By Jenna Cocullo, Local Journalism Initiative
Chatham-Kent is conducting a review for its service centres as it has found more residents are switching to cashless payments, online transactions and phone service delivery models.
The motion was approved at Monday night’s council meeting after South Kent Coun. Clare Latimer brought it forward with the intent to have the report come back before the 2022 budget deliberations.
The review will identify changing habits of the municipality’s clients and include recommendations on which services could be closed or combined.
“Our service delivery can move forward differently and still afford continued safety and well-being, and actual growth in our community,” Latimer said.
The report will also look at library and police service buildings to see if the municipality can divest from those properties. Administration will seek out input from the public during the review process.
East Kent Coun. Steve Pinsonneault said the survey was necessary at some point in the future, however, the current timing was too premature because new service trends caused by the COVID-19 pandemic may skew the numbers and result in unnecessary closures.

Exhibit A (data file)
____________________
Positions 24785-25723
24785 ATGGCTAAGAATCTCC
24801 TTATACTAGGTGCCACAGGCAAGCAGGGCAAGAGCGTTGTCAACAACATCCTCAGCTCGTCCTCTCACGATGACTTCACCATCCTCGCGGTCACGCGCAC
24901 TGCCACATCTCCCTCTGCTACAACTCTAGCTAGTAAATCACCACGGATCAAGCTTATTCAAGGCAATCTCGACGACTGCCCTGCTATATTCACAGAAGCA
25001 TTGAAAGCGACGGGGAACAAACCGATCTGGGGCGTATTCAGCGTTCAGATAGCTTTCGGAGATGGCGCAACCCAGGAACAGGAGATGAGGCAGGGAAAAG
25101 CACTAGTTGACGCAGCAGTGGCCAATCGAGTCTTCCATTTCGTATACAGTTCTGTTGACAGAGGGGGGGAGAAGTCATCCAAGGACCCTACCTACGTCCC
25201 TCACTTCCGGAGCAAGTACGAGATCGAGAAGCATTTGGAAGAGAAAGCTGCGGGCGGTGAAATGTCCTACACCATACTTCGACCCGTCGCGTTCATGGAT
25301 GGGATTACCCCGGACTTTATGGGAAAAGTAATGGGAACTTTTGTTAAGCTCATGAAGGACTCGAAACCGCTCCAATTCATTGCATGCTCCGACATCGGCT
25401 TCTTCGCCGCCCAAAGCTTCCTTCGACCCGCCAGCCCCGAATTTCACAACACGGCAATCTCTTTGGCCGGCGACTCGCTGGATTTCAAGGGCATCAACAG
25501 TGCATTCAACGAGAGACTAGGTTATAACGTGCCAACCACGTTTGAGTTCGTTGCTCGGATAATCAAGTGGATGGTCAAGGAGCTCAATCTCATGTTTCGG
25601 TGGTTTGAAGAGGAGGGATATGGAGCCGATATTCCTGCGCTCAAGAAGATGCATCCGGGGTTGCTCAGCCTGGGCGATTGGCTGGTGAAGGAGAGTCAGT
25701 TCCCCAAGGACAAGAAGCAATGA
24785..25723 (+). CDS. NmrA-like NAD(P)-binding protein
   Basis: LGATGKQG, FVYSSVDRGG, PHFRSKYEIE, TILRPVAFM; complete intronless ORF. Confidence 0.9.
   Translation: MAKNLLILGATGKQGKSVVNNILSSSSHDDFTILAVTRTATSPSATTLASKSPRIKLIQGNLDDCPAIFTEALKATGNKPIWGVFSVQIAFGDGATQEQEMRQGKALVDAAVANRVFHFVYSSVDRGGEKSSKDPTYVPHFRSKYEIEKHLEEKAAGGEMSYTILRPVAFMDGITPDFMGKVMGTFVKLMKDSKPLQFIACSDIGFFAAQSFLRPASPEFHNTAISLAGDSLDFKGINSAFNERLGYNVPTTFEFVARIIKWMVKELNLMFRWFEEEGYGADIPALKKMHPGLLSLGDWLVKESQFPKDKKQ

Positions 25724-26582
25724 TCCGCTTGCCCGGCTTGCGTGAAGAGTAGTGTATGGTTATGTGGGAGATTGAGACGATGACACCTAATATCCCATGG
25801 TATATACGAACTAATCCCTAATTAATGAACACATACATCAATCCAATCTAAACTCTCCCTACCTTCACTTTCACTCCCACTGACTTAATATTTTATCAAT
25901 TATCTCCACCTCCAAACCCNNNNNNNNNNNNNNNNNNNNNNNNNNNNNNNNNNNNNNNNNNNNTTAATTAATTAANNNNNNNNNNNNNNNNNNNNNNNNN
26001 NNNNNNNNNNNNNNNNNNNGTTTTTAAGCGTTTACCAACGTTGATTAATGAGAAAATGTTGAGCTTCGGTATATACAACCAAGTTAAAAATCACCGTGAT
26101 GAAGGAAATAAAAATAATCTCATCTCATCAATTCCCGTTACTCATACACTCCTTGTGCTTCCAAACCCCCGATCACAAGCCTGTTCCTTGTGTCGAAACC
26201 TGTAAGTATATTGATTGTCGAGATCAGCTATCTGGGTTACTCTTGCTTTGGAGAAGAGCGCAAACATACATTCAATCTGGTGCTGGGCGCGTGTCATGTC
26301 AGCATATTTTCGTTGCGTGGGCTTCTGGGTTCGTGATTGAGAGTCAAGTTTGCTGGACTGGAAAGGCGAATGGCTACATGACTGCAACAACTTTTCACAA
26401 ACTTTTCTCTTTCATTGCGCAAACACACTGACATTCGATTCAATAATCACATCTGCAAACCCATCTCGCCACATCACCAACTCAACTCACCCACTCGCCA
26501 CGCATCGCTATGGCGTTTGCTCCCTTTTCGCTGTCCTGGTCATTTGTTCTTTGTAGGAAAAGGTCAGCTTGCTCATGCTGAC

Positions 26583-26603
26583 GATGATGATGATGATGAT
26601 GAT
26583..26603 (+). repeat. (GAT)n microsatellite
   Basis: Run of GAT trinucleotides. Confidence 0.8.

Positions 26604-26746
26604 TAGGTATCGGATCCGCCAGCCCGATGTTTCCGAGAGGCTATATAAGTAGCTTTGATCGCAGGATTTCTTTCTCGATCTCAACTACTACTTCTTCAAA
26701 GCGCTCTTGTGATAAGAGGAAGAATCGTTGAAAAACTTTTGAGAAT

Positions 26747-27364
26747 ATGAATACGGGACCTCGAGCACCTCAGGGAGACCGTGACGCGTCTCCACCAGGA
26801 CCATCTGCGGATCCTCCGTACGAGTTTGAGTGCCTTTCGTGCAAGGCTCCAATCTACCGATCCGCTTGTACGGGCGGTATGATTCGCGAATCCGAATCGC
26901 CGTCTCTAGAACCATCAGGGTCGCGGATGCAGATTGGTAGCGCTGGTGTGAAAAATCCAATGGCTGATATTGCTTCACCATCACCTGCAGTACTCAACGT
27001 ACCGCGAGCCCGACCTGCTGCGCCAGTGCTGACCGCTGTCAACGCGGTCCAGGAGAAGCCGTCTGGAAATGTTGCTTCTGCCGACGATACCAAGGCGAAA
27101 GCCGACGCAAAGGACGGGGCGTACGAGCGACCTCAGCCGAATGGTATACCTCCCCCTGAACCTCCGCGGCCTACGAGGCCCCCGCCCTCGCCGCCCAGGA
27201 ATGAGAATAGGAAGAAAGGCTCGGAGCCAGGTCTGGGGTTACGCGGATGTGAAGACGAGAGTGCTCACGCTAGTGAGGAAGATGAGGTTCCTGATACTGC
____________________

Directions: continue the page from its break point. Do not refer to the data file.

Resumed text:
“In a lot of cases those service centres in small communities are the only link to the municipality. Honestly, you can save money if you close them all, there’s no question about that. But to me that is their lifeline from Highgate to Bothwell to the municipality.”
The survey will also look at staffing but will not necessarily make cuts. Chatham Coun. Michael Bondy raised concerns of municipal staff finding potential cuts among their colleagues, citing a similar service review in 2013 where he said council rejected most of the recommendations made.
“I just found… when we ask staff to find cuts it’s really not all that terribly successful because you’re asking employees to find reductions within their own departments and frankly if I was that person I would feel less apt to find reductions in my own department,” he said.
Cathay Hoffman with corporate services, said past review committees were made up of a “variety of representatives of those across the organization” from finance to delivery employees to add neutrality and that the current model will be similar.
She added that municipal staff expect the current virtual service trends to continue beyond COVID-19. One example brought up was the new 311 call number, which Hoffman said has taken off.
“We’ve just been continuing to pivot… to figure out how best to provide services in a timely manner, so that customers still get the services that they need.”